“Not only do I look different than my little scholars, but I am often naive, and I fear insensitive, to the areas in which our cultural values and norms differ. I fear our small differences are creating an even greater barrier between us.”

-White first-year elementary school teacher (Anonymous, 2013)

1 Introduction

Racial-ethnic disparities in academic outcomes in the United States are pervasive and persistent. On average, White students perform better academically than their Black, Latinx, and Native counterparts (hereafter, “minoritized”Footnote 1) and are less likely to experience school discipline (de Brey et al., 2019; Pearman et al., 2019). These disparities emerge early and persist throughout students’ schooling. Addressing this issue is pressing, as an increasing majority of primary and secondary public school students are now non-White (Hussar & Bailey, 2020).

Structural factors rooted in racism and oppression, such as housing segregation and approaches to school funding, contribute to these disparities (Carter & Welner, 2013). In addition, psychological factors—informed by this structural context—also play a role. So far, most research has focused on students’ psychology. For example, minoritized students can experience stereotype threat in educational environments due to an awareness that, if they perform poorly, they could confirm negative stereotypes about their group’s intellectual ability (Steele, 1997). The added burden of this awareness is stressful and can interfere with academic performance. Encouragingly, psychological interventions to mitigate minoritized students’ feelings of threat can bolster their performance and well-being, reducing disparities (e.g., Cohen et al., 2009).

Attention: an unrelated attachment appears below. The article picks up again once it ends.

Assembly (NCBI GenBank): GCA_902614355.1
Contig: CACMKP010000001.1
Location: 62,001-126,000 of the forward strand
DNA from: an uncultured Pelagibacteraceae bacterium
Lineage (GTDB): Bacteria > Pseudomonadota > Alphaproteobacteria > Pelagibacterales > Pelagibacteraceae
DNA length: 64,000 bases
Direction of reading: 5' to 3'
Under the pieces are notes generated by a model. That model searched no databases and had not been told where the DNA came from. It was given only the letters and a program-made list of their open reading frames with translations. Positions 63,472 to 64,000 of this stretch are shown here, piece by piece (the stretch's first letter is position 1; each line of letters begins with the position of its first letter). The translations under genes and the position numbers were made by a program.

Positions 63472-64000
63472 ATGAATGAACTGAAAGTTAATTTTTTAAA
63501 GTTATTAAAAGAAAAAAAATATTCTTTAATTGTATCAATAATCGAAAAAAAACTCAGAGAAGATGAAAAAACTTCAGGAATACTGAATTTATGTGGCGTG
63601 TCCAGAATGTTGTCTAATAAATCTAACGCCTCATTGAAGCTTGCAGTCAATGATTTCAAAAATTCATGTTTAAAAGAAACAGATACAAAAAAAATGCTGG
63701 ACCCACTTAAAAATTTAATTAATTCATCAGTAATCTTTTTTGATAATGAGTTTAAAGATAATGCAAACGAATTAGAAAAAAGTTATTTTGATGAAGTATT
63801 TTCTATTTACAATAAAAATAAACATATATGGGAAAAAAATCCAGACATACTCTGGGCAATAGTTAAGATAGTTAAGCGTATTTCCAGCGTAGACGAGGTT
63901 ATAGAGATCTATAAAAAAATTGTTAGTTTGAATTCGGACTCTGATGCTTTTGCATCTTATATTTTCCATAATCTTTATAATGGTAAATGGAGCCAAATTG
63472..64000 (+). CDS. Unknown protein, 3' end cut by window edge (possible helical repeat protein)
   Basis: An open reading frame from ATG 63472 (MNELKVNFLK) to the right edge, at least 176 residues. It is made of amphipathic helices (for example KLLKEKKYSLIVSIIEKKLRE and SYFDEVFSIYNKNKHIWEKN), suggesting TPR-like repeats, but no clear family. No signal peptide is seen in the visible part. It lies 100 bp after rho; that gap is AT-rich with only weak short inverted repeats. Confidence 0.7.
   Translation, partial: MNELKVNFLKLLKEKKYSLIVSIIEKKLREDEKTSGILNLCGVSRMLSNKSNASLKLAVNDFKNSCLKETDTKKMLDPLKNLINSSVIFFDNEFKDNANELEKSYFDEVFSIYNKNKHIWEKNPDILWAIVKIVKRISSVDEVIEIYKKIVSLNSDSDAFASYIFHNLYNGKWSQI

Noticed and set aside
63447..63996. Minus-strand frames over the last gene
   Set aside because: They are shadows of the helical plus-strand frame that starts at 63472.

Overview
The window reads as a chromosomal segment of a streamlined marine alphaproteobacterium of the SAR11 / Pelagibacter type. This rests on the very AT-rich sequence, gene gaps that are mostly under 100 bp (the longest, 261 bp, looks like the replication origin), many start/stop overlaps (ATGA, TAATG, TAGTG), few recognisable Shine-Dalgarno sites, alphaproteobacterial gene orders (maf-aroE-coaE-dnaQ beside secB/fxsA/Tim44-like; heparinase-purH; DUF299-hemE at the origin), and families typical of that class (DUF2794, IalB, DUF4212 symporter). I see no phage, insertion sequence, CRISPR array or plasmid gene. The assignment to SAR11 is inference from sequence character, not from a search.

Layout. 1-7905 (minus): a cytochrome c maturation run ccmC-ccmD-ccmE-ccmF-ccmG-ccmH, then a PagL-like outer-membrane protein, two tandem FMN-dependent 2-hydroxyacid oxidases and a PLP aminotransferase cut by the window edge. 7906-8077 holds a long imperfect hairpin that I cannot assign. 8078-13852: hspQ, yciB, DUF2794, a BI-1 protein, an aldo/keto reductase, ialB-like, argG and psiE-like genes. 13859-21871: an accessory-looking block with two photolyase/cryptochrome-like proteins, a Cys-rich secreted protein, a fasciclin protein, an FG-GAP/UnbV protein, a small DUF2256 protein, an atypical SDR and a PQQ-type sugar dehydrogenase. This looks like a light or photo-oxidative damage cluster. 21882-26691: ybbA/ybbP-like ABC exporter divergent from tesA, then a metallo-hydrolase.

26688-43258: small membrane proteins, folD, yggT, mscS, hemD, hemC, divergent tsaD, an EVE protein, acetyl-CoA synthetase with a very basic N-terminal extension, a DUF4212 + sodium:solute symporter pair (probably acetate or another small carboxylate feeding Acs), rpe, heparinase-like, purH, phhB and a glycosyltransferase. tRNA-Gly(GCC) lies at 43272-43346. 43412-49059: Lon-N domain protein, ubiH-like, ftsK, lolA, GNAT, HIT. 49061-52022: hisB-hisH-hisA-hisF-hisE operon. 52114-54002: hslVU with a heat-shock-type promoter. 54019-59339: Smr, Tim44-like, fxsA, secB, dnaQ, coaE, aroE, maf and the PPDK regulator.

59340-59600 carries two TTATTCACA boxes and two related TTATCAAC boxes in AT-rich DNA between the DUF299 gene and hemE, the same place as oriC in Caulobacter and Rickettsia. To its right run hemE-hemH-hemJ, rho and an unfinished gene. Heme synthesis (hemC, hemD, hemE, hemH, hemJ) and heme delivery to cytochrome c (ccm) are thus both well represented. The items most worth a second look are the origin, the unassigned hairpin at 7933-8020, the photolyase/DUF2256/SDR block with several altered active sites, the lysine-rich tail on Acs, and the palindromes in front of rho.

Growing attention is being paid to another key player in the classroom—the teacher—and how their psychology may also contribute to educational disparities (Turetsky et al., 2021). In general, teachers are stressed, burned out, and generally dissatisfied with their lives and jobs (Friedman, 2000; Kyriacou, 2001). A recent survey asked 5,000 K-12 teachers to describe their most frequent daily emotions; among the most common responses were frustrated, tired, stressed, and overwhelmed (Cipriano & Brackett, 2020).

To understand how teachers’ psychology might contribute to racial-ethnic disparities in education, it is important to understand the racial-ethnic demographics of teachers and students in the United States. The vast majority of current public school teachers in the United States identify racial-ethnically as White (approximately 80%; Taie & Lewis, 2022). As the percentage of non-White students in public schools grows, these teachers increasingly find themselves teaching in cross-race contexts (Ladson-Billings, 2001). Even in schools where most students are from minoritized backgrounds (hereafter, “majority-minoritized schools”), 70% of teachers are White (Yeager et al., 2017). It is these teachers on which the present research focuses.

1.1 Cross-race interactions and the classroom consequences of psychological threat

A robust literature documents that people tend to appraise cross-race interactions as a threat and experience stress (Trawalter et al., 2009). This is especially true for those unaccustomed to such interactions, as is the case for many White people, including most White teachers when they enter the profession (Frankenberg, 2009; see also Delpit, 2006). Indeed, White teachers in majority-minoritized schools report significantly lower job satisfaction than those teaching in predominantly White schools (Renzulli et al., 2011). Thus, for first-year White teachers at majority-minoritized schools, the already high stress of being a new teacher may be compounded by psychological threat engendered by teaching across racial lines (Cohen et al., 1999).